Posted on 07/18/2018
Today, July 18th is National Hot Dog Day and as a registered dietitian nutritionist, I understand fully the health implications from consuming these overly processed products on a regular basis. Too much of any food, including hot dogs, is bound to sabotage your diet -- no matter who you are, or what health condition you are in!
Classic or traditional all-American hot dogs are made of pork, beef or a combination of meats. They contain about 150 to 180 calories per link. And while that may not seem like a lot, the sodium, fat and unhealthy ingredients are where to focus. One link has on average contains 14 grams of total fat, full of unhealthy nitrates and nitrites, 5 grams of saturated fat and 400 to 500 milligrams of sodium, which is nearly 20 percent of the daily recommendation.
So, as you celebrate National Hot Dog Day - why not consider some healthier alternatives to the traditional hot dog?
While this isn’t the healthiest alternative, it is still a healthier option than the classic dog. Most of these all beef hot dogs contain beef, spices, and that’s about it. Some of these beef dogs are free of nitrates and have only 70 calories and 6 grams of fat. Organic versions of these types of dogs are also available. Be sure to review ingredient labels thoroughly before making your selection if an all-beef hot dog is what you crave.
Veggie dogs are popular among vegetarians and meat-eaters alike. Many may be surprised that veggie dogs can be delicious and satisfying. An average veggie dog contains 180 calories and 8 grams of fat. While most of them can contain a hefty amount of sodium, most of them do not contain nitrates and nitrites in the same manner that most classic hot dogs contain.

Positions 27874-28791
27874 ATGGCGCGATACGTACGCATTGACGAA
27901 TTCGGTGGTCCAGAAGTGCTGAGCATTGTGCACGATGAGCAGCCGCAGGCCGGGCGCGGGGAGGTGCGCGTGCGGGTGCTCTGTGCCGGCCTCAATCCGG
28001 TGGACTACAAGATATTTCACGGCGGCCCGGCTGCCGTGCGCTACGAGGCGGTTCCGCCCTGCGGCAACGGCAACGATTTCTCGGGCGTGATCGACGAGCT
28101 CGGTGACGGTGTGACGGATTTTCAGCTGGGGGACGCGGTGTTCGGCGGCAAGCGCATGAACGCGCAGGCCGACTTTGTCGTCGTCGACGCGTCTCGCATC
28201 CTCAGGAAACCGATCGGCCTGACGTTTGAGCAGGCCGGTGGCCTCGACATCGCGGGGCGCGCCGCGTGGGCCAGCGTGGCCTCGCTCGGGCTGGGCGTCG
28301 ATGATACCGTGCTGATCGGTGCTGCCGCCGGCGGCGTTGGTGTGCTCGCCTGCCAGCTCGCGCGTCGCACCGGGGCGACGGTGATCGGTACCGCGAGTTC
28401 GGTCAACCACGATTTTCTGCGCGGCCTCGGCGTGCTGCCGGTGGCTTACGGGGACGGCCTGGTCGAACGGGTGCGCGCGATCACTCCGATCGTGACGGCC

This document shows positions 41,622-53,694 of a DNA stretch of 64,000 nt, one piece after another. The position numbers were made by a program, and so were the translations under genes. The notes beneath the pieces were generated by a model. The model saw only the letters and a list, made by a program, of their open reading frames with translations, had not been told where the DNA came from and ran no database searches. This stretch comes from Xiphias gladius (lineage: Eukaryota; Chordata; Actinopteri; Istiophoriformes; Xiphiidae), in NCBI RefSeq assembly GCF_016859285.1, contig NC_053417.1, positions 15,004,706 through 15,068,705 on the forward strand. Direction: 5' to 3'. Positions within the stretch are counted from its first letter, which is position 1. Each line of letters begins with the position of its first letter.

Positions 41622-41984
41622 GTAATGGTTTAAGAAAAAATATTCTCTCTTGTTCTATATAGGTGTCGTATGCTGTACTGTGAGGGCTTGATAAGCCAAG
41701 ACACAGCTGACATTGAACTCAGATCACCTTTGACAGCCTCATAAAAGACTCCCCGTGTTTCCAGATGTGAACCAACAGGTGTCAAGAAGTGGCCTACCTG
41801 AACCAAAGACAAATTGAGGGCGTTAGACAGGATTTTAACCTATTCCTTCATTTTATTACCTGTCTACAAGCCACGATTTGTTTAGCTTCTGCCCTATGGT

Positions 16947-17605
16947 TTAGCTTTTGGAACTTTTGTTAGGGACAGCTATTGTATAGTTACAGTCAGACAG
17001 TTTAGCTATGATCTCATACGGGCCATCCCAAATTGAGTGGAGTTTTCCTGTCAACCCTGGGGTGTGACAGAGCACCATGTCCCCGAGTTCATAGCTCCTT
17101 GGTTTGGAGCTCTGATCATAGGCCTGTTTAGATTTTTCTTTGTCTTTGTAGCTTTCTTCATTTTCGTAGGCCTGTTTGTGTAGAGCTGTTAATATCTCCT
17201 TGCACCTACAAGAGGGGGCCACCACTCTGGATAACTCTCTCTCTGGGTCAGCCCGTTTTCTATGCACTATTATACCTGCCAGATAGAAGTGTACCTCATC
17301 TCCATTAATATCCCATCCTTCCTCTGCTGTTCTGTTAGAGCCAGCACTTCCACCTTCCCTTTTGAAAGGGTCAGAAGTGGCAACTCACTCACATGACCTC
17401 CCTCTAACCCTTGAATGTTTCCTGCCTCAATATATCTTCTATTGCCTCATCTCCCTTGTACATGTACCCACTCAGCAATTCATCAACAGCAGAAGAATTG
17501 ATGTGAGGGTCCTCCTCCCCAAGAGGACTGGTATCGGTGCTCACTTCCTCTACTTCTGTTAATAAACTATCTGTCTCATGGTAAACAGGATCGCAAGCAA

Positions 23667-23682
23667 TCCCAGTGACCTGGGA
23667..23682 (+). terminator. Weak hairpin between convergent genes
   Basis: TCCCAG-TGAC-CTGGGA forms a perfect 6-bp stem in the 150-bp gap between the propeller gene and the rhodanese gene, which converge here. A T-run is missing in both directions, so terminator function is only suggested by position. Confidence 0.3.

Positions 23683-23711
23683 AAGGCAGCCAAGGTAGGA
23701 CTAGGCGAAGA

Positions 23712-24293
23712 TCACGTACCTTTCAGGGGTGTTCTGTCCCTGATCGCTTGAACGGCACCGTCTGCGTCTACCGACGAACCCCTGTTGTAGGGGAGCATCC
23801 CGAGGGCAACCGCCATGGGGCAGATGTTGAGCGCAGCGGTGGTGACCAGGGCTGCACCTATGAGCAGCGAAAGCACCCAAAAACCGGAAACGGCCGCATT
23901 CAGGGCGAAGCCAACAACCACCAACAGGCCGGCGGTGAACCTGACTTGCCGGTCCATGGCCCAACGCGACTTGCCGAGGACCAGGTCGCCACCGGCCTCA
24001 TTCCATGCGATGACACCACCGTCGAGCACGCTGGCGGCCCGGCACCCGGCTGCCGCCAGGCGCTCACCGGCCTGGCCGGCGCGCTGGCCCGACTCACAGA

Chicken and turkey dogs have come a long way since their inception and are a preferred dog of choice by many people nowadays. Some brands today have successfully created a great tasting poultry dog without nitrates and nitrates and without exceeding sodium 300-400 mg of sodium. Check the labels closely to see if the one you choose fits the bill.
If you are one of those people who simply cannot resist the lure of the classic hot dog, at least be proactive about the hot dog toppings. Keep in mind the sodium level of the hot dog, and aim to limit the high sodium toppings like chili, cheese and ketchup. Mustard, onions and dill relish are much healthier and lower sodium options!
Grew up in the food industry and took that love of healthy eating to earn her degree in nutrition. She has worked as a registered dietitian for 6 years and has been with SSHE since 2013, providing nutrition analysis and meal planning. Her special interests in weight management and diabetes, helps patients manage their weight and health conditions. She enjoys an active lifestyle, as well as time in the kitchen. Rene’s favorite SSHE meal is the Thai Noodle Salad.